DevOps

The Ins and Outs of Microservices

The Ins and Outs of Microservices

Microservices are a development architecture that can help DevOps teams innovate faster, iterate more efficiently, and create a better end-user experience by democratizing language and technology choice across independent service teams for continuous delivery of improvements. Microservices prioritize each individual service rather than many services simultaneously, enabling agility and supporting the DevOps cycle. However, with these opportunities come challenges.

The full benefit of microservices can only be derived through proper levels of monitoring and management. The high number of moving pieces and additional services add a great deal of complexity to the environment and among teams.

Consider this scenario: 10 containers run one service. An application is comprised of five different services that are made up of different containers. Tracking can be mind-boggling, especially because these moving pieces literally move around.

Unlike static, consistent VMs, which traditional monitoring tools support, microservices require tools that provide a higher degree of observability. For example, a DevOps team can’t know how an app is performing without visibility into where issues occur. The application might be spun up and down in another location, with conventional tooling that might not be visible.

Microservices deployment also creates a need for new organizational dynamics. This development architecture enables individual teams to perform updates independently, so communication and collaboration is critical to ensuring continuous delivery and agility.

Adding Service Mesh Architecture

So, what does it take to successfully deliver and operate microservices?

Fewer than 10 microservices could likely be managed with existing tools and security, but once a team starts running more than 10, a service mesh architecture becomes necessary. It provides policy-based networking for microservices, describing desired behavior of the network in the face of constantly changing conditions and network topology.

The additional layer of tooling delivers observability, independent control over microservices, and enhanced security. Ultimately, service meshes result in a developer-driven, services-first network—a network primarily focused on alleviating application developers from building network concerns into their application’s code.

Service meshes create a network that empowers operators with the ability to define network behavior, node identity, and traffic flow through policy. They deliver visibility, resiliency, traffic, and control of distributed application services and offer immediate observability into the number of requests, distributed tracing, and the latency based on response time.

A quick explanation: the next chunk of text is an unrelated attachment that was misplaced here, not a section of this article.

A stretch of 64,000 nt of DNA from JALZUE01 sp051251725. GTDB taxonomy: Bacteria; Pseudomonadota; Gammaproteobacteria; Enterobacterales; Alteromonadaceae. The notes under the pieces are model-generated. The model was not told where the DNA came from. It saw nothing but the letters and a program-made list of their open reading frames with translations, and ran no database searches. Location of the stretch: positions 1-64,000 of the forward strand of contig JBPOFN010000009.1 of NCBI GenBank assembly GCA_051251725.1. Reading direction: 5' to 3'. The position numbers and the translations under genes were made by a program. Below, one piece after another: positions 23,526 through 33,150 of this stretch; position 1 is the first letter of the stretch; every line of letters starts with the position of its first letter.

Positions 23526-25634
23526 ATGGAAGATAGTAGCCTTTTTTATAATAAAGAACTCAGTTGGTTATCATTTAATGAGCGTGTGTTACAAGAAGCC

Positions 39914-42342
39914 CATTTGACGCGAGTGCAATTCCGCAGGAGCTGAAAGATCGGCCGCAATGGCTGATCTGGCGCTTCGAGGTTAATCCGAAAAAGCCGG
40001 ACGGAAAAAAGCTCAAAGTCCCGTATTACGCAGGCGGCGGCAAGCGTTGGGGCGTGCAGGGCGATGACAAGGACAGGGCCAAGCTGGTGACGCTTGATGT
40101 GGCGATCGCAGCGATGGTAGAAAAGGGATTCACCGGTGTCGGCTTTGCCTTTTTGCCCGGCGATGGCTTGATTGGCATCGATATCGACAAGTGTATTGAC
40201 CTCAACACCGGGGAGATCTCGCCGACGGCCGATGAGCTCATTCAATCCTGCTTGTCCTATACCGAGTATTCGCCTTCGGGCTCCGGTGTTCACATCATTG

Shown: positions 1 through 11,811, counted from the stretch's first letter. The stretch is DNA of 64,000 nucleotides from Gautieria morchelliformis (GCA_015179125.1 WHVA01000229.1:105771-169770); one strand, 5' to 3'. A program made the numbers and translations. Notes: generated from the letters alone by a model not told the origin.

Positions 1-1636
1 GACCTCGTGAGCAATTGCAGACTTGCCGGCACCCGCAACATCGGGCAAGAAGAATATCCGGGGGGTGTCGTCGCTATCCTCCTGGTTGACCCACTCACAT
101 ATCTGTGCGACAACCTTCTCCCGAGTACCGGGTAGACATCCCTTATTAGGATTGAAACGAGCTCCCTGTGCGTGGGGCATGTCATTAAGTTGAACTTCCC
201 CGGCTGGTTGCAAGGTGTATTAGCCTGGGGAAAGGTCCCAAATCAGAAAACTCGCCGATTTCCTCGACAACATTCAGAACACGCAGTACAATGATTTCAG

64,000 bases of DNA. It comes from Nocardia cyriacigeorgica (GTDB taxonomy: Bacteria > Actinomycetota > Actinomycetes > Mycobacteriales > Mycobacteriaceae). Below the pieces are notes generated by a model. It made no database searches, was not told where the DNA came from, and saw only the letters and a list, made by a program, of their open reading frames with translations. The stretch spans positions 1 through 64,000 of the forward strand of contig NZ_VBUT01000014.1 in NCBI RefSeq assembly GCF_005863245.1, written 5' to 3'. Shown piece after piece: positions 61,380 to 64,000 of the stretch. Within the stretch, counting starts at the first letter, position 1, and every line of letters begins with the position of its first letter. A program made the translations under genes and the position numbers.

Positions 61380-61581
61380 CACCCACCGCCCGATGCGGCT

By deploying microservices on top of a service mesh, DevOps teams can get immediate metrics, logs, and tracing—without making application code changes. Service mesh provides visibility into why apps are running slowly, which is one of the most bothersome issues to end users.

Implementation Tips

The type of infrastructure will help determine which service mesh to leverage. For example, some work well with Kubernetes or Docker Swarm, but when no services are running inside containers, the only benefit would be security or observability. The use case will determine whether a highly-capable service mesh like Istio or simpler tooling like Linkerd 2.0 is needed.

Several microservices communicate over the network through a service mesh architecture, so it’s also important to understand the network’s criticality. It should be as intelligent and resilient as possible to route traffic away from failures to increase the aggregate reliability of the cluster.

The network should avoid unwanted overhead like high-latency routes or servers with cold caches.

It should ensure that the traffic flowing between services is secure against trivial attack and provide insight by highlighting unexpected dependencies and root causes of service communication failure.

Starting off instrumenting code with the right observability framework and using a cloud-native approach to designing scalable, independently delivered services can be hugely beneficial.

Microservices have significant benefits to a DevOps culture, which can be recognized when a service mesh architecture is implemented. When implementing or considering a service mesh infrastructure, first gauge necessity. Once you’re sure a service mesh is the right fit, consider the use case before choosing a provider. Finally, become educated on the inner workings of the network.


Lee Calcote is the Head of Technology Strategy at SolarWinds, where he stewards strategy and innovation across the business. Previously, Calcote led software-defined data center engineering at Seagate, up-leveling the systems portfolio by delivering new predictive analytics, telemetric and modern management capabilities. Prior to Seagate, Calcote held various leadership positions at Cisco, where he created Cisco’s cloud management platforms and pioneered new, automated, remote management services. In addition to his role at SolarWinds, Calcote advises a handful of startups and serves as a member of various industry bodies, including Cloud Native Computing Foundation (CNCF), the Distributed Management Task Foundation (DMTF) and Center for Internet Security (CIS). As a Docker Captain and Cloud Native Ambassador, Calcote is an organizer of technology conferences, an analyst, author, speaker in the technology community. Calcote holds a bachelor’s degree in Computer Science, a master’s degree in Business Administration from California State University, Fresno and retains a list of industry certifications.